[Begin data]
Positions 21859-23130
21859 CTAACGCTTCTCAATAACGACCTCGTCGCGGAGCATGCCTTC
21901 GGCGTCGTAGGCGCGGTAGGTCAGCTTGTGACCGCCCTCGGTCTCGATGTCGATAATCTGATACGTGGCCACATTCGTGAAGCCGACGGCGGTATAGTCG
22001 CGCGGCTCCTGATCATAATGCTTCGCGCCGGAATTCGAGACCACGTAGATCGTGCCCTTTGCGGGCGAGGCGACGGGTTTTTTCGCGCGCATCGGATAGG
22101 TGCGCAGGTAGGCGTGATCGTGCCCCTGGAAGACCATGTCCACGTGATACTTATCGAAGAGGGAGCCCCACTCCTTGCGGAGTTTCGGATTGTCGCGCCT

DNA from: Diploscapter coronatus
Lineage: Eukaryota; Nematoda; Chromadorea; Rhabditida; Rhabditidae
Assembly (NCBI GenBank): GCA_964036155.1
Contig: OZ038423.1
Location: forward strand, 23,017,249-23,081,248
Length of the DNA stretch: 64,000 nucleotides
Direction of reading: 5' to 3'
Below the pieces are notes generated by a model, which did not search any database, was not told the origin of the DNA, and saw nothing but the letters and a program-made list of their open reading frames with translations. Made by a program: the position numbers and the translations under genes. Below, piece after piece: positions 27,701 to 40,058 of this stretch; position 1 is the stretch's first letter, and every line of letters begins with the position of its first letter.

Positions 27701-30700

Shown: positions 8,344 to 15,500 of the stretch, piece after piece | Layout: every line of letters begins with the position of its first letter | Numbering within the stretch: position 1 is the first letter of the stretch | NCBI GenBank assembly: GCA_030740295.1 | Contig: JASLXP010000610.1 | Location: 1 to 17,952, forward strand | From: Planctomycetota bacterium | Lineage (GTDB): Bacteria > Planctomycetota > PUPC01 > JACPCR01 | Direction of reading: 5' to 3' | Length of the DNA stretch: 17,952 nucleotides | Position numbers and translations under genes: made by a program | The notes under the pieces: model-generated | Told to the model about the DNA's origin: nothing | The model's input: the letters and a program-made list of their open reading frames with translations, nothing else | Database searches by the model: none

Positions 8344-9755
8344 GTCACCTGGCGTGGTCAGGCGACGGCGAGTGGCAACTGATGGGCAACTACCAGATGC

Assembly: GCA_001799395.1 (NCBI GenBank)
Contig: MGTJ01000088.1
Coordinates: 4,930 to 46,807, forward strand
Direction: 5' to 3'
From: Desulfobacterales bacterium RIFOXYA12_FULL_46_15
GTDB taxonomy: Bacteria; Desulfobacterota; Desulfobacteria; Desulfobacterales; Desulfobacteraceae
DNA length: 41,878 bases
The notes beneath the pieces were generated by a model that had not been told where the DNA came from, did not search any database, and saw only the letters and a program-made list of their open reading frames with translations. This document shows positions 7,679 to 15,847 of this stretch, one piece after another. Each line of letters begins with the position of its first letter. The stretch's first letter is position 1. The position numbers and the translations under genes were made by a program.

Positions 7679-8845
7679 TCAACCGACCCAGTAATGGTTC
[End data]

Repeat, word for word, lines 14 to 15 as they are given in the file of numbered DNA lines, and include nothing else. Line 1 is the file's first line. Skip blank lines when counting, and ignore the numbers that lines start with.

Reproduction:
Positions 27701-30700

Shown: positions 8,344 to 15,500 of the stretch, piece after piece | Layout: every line of letters begins with the position of its first letter | Numbering within the stretch: position 1 is the first letter of the stretch | NCBI GenBank assembly: GCA_030740295.1 | Contig: JASLXP010000610.1 | Location: 1 to 17,952, forward strand | From: Planctomycetota bacterium | Lineage (GTDB): Bacteria > Planctomycetota > PUPC01 > JACPCR01 | Direction of reading: 5' to 3' | Length of the DNA stretch: 17,952 nucleotides | Position numbers and translations under genes: made by a program | The notes under the pieces: model-generated | Told to the model about the DNA's origin: nothing | The model's input: the letters and a program-made list of their open reading frames with translations, nothing else | Database searches by the model: none